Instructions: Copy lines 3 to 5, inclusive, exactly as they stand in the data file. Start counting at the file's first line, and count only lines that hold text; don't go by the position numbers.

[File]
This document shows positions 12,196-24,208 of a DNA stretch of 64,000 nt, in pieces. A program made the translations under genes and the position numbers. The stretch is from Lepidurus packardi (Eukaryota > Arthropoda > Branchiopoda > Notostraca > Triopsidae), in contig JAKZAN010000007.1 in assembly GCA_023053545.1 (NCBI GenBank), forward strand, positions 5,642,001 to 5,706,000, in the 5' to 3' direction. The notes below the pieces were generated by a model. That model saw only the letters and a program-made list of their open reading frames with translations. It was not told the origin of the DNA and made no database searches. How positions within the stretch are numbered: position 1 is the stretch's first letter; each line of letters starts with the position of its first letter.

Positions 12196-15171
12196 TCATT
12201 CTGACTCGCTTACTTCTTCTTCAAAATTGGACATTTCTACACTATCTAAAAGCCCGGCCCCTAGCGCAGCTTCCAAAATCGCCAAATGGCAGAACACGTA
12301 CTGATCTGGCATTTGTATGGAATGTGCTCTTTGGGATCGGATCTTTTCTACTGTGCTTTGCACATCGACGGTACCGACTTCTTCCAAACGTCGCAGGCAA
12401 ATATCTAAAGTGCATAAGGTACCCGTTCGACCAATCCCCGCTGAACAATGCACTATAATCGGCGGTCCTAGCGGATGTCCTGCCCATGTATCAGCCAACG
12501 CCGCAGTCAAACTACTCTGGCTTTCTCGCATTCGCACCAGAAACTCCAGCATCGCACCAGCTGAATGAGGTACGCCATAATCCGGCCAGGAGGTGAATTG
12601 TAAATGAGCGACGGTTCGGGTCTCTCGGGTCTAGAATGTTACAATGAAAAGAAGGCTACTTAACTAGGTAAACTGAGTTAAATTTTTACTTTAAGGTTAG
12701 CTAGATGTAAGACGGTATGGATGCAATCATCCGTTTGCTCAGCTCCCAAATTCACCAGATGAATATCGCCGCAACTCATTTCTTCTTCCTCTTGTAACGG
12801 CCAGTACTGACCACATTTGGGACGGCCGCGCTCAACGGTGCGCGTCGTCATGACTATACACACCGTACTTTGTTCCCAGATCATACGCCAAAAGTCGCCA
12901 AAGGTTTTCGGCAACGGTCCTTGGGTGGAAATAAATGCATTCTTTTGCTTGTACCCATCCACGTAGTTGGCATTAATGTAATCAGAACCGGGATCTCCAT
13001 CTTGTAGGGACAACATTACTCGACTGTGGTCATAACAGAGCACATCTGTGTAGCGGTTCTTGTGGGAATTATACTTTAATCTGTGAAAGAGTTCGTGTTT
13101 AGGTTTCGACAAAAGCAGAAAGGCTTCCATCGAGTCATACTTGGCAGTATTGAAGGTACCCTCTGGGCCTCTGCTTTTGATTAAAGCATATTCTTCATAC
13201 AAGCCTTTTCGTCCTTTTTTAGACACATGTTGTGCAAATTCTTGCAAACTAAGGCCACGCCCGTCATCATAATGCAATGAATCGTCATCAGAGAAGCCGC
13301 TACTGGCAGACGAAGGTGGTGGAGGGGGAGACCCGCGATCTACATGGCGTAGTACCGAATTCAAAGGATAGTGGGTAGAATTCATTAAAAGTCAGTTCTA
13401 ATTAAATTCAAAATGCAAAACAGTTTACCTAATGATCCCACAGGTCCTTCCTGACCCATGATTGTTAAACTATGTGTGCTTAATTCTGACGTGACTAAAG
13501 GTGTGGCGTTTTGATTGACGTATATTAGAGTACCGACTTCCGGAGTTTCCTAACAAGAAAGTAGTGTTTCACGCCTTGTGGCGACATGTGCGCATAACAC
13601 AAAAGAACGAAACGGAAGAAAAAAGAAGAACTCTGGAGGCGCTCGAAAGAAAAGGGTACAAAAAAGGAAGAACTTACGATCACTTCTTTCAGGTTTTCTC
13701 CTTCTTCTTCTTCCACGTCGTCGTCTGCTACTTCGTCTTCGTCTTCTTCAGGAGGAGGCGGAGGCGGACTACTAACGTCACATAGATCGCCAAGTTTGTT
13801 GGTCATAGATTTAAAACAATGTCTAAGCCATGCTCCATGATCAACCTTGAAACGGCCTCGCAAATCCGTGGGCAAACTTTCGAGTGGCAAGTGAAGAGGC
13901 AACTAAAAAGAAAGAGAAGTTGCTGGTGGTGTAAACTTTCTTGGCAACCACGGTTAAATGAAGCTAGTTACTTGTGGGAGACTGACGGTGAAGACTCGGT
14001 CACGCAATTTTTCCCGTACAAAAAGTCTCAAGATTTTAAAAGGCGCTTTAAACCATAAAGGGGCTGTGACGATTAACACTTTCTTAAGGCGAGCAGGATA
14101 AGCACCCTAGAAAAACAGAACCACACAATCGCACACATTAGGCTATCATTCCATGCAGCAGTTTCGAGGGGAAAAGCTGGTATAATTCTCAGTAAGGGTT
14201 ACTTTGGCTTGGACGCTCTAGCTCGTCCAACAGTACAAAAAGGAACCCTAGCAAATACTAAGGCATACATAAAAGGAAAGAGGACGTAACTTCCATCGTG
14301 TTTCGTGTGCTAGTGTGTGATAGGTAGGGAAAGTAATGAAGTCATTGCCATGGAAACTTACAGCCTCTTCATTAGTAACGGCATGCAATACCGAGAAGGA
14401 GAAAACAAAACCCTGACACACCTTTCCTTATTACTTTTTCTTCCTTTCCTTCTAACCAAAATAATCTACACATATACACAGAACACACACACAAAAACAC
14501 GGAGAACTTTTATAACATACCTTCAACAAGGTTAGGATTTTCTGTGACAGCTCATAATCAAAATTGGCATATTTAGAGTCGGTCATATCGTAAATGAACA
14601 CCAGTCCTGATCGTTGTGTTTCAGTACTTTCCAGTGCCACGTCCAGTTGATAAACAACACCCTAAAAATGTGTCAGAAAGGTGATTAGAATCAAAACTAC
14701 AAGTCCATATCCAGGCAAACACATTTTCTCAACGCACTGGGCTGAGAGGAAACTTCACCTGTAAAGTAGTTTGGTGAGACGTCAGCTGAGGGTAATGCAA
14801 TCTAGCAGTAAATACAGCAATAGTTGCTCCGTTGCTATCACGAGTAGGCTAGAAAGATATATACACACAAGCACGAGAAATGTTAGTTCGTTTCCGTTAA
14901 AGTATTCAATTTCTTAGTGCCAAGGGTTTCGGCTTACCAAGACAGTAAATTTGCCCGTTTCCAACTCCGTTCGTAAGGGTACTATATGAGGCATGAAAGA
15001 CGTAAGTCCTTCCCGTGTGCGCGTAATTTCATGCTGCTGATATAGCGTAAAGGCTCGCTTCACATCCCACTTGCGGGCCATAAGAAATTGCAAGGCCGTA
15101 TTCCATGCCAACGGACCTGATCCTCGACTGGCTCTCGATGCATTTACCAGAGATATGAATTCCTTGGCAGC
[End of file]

12196 TCATT
12201 CTGACTCGCTTACTTCTTCTTCAAAATTGGACATTTCTACACTATCTAAAAGCCCGGCCCCTAGCGCAGCTTCCAAAATCGCCAAATGGCAGAACACGTA
12301 CTGATCTGGCATTTGTATGGAATGTGCTCTTTGGGATCGGATCTTTTCTACTGTGCTTTGCACATCGACGGTACCGACTTCTTCCAAACGTCGCAGGCAA